On the other hand, I know that these people have suffered great ridicule. David Icke was a well-known TV broadcaster in England. Once he started expounding views well outside the mainstream, he was subjected to a vicious campaign of harassment and humiliation, which even became extended to his children. Laura Knight writes on her website about how she has been attacked. But there is also something self-reinforcing in having a paranoid vision (and again I don’t use this word to depreciate what they are saying), which provokes attack and then further justifies the vision.
But, I think these people are onto something. The best article I have found so far about the theme of mind control and the possibility of our minds being governed by other entities is called, “The Topic of Topics: Gnostic Parallels in the Writings of Carlos Casteneda”.
It is by freelance scholar and mythologist David Lash, who describes himself as the true successor of Mircea Eliade and the rightful heir of Joseph Campbell. It can be found on his website here. I highly recommend the article.
It’s worthy quoting this passage from the article near the beginning in full.
“According to don Juan, [Casteneda’s teacher] the sorcerers of ancient Mexico called the predator the flyer (italicised by Castaneda) “because it leaps through the air… It is a big shadow, impenetrably black, a black shadow that jumps through the air.” This description matches thousands of accounts of the bizarre jumping movements, sometimes sideways, executed by alien Greys who accost people at random. Fleeting black shadows are less often reported, but they play the major role in the long and detailed report of alien activity by John Keel, The Mothman Prophecies.
Gnostic writings contain descriptions of alien predators called Archons, Arkontai in Greek. The texts from Nag Hammadi describe them as heavy, elusive, shadowy creatures. The most common name for them is “beings of the likeness, shadow-creatures.” Could the Archons be compared to the “mud shadows” described by don Juan?”
The following passage is important:
“Don Juan makes a number of statements pertinent to strategies against alien intrusion. He says that the sorcerers of ancient times “found out that if they taxed the flyers’ mind with inner silence, the foreign installation would flee, giving to any one of the practitioners involved in this maneuver the total certainty of the mind’s foreign origin.”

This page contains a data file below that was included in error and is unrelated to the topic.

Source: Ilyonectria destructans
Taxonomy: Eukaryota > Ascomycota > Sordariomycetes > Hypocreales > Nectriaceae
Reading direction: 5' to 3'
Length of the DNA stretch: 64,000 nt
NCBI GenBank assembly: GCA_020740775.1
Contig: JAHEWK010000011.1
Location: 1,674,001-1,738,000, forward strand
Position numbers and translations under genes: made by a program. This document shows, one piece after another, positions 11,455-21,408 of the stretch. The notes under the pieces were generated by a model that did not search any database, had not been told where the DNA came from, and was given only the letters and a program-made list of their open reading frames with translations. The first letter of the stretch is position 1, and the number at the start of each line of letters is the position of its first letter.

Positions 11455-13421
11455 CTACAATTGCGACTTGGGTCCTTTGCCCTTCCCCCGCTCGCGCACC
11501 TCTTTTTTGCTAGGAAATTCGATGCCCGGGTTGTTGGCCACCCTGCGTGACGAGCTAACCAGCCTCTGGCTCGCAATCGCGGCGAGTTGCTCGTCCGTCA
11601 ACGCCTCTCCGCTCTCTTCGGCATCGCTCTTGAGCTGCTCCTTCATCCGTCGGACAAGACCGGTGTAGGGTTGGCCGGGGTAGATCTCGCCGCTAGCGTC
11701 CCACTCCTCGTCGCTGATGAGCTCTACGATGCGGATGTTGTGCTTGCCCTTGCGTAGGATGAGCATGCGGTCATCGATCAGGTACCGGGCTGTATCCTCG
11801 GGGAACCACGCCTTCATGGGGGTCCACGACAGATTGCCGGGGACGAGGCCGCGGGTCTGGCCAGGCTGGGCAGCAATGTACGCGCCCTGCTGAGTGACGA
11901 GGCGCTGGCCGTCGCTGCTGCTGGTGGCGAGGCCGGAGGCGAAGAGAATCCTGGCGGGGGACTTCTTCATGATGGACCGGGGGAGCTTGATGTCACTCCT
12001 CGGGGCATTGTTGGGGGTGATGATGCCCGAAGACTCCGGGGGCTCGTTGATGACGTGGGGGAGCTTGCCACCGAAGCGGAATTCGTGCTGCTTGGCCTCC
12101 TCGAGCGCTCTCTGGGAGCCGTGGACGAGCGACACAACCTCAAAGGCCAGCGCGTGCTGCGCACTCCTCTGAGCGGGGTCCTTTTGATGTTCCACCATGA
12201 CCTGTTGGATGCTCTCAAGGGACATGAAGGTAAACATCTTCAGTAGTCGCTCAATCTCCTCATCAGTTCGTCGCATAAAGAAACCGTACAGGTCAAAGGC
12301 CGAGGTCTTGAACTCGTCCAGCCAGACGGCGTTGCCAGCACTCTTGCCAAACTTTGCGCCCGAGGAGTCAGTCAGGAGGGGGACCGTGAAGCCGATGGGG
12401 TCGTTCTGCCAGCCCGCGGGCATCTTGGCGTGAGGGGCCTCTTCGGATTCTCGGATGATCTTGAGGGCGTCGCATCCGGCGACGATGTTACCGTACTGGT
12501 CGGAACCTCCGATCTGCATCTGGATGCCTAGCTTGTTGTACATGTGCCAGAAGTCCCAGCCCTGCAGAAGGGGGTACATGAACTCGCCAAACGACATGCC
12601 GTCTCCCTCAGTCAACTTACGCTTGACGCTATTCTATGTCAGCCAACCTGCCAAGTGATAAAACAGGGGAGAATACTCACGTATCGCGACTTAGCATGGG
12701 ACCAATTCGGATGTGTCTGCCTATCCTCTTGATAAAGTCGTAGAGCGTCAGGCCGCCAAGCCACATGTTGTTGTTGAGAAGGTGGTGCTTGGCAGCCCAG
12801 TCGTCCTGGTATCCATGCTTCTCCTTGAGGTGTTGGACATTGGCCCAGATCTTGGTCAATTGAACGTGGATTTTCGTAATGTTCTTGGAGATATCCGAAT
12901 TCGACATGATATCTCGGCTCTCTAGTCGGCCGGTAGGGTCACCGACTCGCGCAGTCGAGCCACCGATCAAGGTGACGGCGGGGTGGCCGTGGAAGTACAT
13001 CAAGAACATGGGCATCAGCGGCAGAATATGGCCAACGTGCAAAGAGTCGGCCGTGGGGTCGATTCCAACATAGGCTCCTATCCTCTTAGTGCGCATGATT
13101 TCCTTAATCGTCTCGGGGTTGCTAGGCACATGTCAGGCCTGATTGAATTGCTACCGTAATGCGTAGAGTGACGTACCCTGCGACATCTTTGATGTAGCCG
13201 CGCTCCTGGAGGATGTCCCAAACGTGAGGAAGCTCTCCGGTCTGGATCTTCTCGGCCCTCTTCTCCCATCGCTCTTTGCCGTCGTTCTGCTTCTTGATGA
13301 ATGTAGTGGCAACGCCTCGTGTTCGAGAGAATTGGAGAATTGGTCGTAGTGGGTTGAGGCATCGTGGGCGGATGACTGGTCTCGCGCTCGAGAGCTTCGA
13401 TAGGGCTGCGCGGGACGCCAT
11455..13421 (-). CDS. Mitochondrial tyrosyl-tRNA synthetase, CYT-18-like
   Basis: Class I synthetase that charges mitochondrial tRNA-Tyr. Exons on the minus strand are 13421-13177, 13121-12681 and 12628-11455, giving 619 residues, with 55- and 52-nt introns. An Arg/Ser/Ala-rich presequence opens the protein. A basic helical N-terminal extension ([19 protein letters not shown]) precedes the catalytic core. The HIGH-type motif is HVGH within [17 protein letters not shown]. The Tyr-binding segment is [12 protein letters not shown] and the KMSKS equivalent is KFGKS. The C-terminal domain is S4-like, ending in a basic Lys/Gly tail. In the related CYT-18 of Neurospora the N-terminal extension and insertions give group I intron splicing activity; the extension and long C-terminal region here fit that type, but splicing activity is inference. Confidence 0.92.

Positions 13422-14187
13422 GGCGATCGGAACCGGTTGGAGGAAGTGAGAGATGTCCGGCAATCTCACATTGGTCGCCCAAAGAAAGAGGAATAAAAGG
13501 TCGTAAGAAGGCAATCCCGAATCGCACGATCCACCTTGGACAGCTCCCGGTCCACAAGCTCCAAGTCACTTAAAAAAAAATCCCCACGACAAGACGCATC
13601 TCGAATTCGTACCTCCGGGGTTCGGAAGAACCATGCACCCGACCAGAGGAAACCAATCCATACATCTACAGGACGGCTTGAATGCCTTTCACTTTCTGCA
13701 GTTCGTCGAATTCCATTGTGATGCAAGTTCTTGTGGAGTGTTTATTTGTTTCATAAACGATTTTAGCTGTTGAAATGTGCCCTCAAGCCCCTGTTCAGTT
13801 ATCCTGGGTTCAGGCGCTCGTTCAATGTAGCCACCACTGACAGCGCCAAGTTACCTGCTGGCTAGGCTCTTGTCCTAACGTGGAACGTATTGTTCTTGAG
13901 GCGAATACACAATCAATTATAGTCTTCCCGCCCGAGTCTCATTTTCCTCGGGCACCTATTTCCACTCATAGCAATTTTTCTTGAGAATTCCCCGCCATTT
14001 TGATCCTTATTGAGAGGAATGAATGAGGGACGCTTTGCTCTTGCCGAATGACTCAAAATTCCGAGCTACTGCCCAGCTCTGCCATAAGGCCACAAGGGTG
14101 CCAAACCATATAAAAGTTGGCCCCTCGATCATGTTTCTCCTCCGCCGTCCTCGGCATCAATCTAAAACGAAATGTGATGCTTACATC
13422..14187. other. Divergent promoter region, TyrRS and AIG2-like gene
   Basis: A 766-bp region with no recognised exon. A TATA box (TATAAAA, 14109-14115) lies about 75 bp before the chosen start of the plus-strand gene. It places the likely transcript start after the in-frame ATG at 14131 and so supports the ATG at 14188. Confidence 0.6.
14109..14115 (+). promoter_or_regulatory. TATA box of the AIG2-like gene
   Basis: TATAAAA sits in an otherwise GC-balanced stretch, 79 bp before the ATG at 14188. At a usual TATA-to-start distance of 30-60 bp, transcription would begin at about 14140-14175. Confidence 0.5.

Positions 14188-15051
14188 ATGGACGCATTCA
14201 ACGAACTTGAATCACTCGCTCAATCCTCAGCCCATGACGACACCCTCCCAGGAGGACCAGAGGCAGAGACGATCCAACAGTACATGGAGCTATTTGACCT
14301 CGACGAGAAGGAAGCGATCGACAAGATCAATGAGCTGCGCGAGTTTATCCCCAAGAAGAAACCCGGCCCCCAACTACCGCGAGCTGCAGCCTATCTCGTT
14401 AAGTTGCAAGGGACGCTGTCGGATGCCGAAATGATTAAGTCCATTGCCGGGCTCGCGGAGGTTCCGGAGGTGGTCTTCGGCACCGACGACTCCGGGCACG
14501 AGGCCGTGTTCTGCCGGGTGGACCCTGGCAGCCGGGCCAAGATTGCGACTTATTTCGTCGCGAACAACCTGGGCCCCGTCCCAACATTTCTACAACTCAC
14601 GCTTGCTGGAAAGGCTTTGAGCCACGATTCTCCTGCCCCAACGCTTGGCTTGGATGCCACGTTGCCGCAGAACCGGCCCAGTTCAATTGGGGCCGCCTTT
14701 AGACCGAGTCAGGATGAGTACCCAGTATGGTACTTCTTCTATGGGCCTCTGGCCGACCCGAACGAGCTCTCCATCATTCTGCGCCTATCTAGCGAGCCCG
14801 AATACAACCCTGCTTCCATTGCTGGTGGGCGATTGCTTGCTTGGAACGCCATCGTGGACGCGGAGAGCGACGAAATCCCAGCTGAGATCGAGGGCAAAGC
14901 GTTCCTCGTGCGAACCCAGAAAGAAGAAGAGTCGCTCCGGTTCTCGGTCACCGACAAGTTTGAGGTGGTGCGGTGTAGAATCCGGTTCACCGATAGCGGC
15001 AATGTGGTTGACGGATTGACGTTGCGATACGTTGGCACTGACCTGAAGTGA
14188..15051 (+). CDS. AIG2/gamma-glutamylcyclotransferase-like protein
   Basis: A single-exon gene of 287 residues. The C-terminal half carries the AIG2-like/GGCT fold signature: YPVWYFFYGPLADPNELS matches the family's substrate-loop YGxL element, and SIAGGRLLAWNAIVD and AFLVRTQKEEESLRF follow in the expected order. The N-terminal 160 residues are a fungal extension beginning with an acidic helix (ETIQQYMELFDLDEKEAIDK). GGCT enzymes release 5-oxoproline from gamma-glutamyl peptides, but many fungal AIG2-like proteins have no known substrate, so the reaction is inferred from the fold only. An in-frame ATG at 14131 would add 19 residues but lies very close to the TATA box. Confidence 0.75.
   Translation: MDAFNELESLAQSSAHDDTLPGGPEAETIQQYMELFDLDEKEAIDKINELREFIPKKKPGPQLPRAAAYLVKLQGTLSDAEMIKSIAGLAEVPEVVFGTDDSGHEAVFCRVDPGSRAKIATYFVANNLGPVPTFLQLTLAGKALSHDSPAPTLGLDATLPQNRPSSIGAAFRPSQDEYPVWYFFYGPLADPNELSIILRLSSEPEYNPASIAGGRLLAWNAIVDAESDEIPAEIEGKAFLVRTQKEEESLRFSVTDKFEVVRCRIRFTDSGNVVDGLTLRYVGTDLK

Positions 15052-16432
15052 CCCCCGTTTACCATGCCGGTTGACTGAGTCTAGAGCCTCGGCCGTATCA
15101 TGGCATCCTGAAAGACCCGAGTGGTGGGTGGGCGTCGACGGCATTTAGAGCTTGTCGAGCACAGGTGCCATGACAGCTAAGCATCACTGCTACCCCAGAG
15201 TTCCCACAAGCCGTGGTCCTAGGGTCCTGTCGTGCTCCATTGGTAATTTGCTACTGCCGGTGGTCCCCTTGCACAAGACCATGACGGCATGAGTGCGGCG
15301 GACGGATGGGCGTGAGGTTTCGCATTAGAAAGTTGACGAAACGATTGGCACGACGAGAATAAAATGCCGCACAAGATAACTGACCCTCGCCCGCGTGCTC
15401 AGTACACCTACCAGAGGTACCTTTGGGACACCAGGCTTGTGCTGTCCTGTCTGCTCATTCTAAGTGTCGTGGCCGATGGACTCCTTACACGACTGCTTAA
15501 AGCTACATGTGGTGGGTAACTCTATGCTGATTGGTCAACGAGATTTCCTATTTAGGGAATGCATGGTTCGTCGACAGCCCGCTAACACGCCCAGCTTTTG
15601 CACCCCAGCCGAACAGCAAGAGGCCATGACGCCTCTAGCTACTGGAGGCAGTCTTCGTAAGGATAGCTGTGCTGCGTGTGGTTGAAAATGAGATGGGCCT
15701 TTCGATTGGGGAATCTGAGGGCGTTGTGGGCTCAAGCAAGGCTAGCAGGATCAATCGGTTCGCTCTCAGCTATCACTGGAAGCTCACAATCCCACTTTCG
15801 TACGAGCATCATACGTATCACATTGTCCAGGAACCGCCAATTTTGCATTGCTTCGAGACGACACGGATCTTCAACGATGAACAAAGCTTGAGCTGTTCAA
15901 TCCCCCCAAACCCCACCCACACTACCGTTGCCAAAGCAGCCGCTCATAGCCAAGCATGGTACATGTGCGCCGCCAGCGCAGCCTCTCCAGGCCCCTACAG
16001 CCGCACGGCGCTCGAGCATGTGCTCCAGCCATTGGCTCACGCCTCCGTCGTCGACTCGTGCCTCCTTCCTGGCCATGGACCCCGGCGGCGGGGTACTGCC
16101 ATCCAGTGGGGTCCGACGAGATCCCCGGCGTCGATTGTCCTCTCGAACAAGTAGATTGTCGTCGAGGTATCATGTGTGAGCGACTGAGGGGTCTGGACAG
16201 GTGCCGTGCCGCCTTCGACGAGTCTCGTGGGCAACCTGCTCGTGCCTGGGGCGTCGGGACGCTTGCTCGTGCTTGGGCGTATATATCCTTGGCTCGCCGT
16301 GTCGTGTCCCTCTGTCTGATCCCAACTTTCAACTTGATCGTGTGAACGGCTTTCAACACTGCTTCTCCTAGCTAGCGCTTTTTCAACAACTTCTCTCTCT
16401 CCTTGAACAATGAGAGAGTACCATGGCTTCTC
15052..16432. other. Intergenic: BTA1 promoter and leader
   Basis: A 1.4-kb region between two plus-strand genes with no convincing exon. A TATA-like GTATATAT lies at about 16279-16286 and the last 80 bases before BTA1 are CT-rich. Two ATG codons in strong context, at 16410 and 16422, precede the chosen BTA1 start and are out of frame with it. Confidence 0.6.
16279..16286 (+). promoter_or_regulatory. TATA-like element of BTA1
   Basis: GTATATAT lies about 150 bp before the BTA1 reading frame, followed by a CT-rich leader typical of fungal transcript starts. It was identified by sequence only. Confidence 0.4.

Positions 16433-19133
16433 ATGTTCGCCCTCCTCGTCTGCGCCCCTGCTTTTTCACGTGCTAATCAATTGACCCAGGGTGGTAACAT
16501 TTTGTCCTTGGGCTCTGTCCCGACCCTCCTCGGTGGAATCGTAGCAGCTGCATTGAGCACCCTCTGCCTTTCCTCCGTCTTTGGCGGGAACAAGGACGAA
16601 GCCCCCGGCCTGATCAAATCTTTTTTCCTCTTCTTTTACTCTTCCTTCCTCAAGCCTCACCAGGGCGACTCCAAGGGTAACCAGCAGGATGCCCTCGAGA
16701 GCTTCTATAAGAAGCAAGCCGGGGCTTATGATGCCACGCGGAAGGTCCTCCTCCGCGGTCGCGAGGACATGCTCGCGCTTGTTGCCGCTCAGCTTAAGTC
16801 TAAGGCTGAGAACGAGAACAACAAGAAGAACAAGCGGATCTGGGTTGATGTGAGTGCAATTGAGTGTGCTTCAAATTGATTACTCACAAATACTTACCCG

In other words, the realization that another mind can operate in our minds only becomes fully clear and certain when the foreign mind has been exposed and expelled. Only then do we understand how “the real mind that belongs to us, the sum total of our experience, after a lifetime of domination has been rendered shy, insecure and shifty.” The “real mind” of Castaneda can be equated to the nous authenticos of the Gnostics. The main effect of the flyers upon our mind is seen in mental conditioning, brainwashing. This is also the main effect of Archontic intrusion.”
Lash says, following Don Juan Matus’s teachings, that the invasive mind, (or, in his words, the ‘predator’), though powerful, is relatively primitive. The fact that it can be defeated with ‘inner silence’ makes a very interesting connection with meditation practice.
It certainly gives me food for thought in relation to what I wrote about on my last blog that I feel I am being trained by La Madre Ayahuasca and the spirits of two large trees to not get myself distracted by the workings of what I think of as my lower mind or personal subconscious but in these terms could be seen to be invasive entities.
Even if these invasive entities are not real (whatever that means), and even if people are right to say of David Icke’s work that he is using allegory to depict the alien, and alienating, nature of global capitalism, it is still worth the effort to do this work to throw off the effects of the cultural conditioning we have been and still remain subject to.
To conclude with the words of Terence McKenna:
“You want to reclaim your mind and get it out of the hands of the cultural engineers who want to turn you into a half-baked moron consuming all this trash that’s being manufactured out of the bones of a dying world.”